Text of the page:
Vivek’s strategy seems clear. He dismisses being a vice-president. “I’m not interested in a different position in the government,” Ramaswamy said on Fox News. “Frankly, I’d drive change through the private sector sooner than becoming number two or three in the federal government.” But if Trump isn’t the candidate, for whatever reason, Ramaswamy is positioning himself as the closest alternative. More intelligent, less antagonistic, a logical choice philosophically to lead MAGA Republicans to victory by attracting a wider circle of voters than even Trump could. As has so often been the case with business people looking at government as just another business to squeeze for profit, Ramaswamy wants to translate his ideology into less regulation, suggesting he would fire 75% of federal employees, abolish a raft of government agencies, including the FBI, the Centers for Disease Control and Prevention—which handled much of the US response to the Covid-19 pandemic—and the Department of Education. Signaling a growing closeness with Elon Musk, he told a Fox News interviewer, “What Musk did at Twitter is a good example of what I want to do to the administrative state.”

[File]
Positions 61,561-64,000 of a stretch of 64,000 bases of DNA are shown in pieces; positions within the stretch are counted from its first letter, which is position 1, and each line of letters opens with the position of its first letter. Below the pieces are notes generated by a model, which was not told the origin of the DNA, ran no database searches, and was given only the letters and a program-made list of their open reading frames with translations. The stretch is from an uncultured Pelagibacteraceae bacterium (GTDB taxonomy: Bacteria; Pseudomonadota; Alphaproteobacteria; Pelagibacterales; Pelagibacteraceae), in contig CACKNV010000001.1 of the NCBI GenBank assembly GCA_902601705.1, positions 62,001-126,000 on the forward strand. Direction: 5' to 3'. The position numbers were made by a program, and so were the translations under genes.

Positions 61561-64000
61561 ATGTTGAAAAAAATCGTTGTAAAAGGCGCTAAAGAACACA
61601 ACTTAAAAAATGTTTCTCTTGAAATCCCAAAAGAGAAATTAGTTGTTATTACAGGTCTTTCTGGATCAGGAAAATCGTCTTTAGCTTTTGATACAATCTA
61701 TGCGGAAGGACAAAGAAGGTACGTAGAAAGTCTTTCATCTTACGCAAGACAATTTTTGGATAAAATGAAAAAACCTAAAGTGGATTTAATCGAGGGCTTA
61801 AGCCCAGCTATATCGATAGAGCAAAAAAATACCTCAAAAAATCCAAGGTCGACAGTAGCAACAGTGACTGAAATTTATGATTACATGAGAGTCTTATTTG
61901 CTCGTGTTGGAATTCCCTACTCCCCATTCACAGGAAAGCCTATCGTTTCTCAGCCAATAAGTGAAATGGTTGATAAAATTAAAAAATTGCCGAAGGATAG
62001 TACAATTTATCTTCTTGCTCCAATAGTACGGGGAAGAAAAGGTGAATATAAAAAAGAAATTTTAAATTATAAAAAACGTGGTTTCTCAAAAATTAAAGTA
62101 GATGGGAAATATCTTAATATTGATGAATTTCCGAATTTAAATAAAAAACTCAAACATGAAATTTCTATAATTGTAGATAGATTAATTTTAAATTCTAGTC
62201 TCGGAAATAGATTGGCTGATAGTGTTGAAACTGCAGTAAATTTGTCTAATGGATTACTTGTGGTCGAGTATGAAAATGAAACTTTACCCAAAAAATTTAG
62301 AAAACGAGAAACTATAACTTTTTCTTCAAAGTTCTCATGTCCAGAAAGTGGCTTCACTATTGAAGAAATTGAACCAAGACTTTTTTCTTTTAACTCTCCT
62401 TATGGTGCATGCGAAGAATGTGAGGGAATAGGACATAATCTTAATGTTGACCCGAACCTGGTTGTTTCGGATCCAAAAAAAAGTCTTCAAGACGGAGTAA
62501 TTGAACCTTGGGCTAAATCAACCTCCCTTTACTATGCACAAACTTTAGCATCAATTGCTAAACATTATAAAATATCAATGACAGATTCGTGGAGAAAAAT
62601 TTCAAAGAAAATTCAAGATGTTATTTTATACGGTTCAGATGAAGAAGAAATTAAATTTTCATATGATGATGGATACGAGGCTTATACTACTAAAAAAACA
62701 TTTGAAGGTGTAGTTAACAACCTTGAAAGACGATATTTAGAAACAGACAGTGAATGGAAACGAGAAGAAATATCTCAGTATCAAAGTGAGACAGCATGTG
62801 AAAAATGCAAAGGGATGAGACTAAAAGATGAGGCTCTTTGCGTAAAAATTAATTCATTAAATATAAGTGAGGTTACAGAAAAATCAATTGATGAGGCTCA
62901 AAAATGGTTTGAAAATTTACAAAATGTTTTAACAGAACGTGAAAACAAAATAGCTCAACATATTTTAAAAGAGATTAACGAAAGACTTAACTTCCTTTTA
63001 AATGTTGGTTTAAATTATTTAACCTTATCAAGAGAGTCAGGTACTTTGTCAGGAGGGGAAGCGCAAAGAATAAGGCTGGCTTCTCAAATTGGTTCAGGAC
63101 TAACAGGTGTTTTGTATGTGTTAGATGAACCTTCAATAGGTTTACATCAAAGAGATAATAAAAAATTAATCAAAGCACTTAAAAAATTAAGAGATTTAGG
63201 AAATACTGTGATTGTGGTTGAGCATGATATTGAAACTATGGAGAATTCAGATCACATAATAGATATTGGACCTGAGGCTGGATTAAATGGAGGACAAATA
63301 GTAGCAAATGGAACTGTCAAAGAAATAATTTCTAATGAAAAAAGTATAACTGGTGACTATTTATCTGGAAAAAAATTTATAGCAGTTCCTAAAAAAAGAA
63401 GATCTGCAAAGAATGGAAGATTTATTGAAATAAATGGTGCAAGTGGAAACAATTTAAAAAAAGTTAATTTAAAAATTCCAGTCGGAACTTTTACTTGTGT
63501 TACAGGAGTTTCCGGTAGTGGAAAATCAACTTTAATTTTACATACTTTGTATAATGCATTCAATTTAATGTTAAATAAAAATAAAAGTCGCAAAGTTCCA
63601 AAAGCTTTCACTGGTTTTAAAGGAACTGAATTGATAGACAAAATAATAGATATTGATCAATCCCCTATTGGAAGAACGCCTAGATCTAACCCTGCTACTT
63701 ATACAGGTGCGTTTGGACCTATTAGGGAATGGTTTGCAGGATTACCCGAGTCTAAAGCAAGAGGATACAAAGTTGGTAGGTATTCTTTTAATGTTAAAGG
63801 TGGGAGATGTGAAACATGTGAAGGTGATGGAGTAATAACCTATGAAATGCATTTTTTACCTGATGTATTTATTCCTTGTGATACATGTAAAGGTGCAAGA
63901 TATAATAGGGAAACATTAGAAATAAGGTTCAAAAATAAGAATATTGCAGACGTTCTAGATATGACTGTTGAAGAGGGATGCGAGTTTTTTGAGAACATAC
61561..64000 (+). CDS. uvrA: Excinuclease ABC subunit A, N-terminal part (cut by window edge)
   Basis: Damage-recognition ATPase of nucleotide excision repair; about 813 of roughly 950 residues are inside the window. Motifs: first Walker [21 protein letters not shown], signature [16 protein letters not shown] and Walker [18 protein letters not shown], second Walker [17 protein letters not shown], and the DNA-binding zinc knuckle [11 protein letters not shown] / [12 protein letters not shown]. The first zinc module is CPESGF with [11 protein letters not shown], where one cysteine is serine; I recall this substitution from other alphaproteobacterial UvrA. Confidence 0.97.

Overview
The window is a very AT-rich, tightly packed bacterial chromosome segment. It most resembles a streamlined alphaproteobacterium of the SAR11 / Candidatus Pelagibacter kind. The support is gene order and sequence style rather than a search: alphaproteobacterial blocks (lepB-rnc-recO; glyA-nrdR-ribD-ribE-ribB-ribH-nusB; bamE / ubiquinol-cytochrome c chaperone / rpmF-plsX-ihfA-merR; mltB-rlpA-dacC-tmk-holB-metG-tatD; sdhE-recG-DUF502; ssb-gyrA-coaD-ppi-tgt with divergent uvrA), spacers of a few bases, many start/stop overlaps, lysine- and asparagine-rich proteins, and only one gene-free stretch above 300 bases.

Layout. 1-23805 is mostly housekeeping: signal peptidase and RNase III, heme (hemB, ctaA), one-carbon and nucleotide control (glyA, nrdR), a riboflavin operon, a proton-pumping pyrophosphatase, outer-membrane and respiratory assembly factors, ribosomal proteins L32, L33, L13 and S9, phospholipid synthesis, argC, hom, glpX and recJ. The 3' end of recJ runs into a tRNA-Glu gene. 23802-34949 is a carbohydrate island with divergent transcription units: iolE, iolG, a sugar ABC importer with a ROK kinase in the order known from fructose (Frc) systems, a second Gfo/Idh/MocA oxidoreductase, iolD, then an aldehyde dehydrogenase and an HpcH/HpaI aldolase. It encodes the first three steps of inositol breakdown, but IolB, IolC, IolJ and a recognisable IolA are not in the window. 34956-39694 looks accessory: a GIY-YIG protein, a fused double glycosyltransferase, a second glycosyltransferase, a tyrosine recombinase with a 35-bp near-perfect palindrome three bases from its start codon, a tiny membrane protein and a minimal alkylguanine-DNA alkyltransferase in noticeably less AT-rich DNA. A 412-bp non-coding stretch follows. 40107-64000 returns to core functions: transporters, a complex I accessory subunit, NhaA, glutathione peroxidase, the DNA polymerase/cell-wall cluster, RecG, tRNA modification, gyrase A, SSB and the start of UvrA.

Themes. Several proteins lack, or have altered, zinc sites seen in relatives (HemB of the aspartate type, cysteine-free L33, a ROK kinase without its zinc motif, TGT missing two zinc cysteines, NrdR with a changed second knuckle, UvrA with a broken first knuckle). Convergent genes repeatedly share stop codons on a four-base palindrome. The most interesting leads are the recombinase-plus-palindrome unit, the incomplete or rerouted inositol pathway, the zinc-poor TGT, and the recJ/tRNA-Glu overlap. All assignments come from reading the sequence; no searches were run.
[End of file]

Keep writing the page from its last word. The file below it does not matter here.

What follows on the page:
Many people of all political flavours in the USA think civic pride, identity and duty have diminished. The reasons vary widely, but for Ramaswamy, the blame comes down to affirmative action—efforts designed to ensure colleges and businesses offer equal opportunities to people of colour, people of all genders and sexual orientations. He called this “a cancer on our national soul.” Long-time political observers think his language choice has roots in Ronald Reagan’s losing the Republican nomination in 1976, which included the famous “war on welfare queens” speech. Campaigning with this language will disregard several blocks of voters in a nation on the leading edge of a significant demographic shift less perceptible 47 years ago. These ideas will not appeal to Black or Latino Americans. Census data suggests that by 2045, the nation will be minority white at 49.7 %. By 2034, the data suggests one in five Americans will be over 65 years of age, which makes the Republican desire to cut social security and other government programmes, not a good idea. Even when recycling old generalities, he seems to ignore reality. Claiming to reaffirm “those basic rules of the road: meritocracy, the idea that you get ahead in this country, not on the colour of your skin, but on the content of your character.” Fine, but that requires ignoring the proof that colour and ethnicity barriers lurked throughout society in housing, education, and jobs to keep people from doing just that.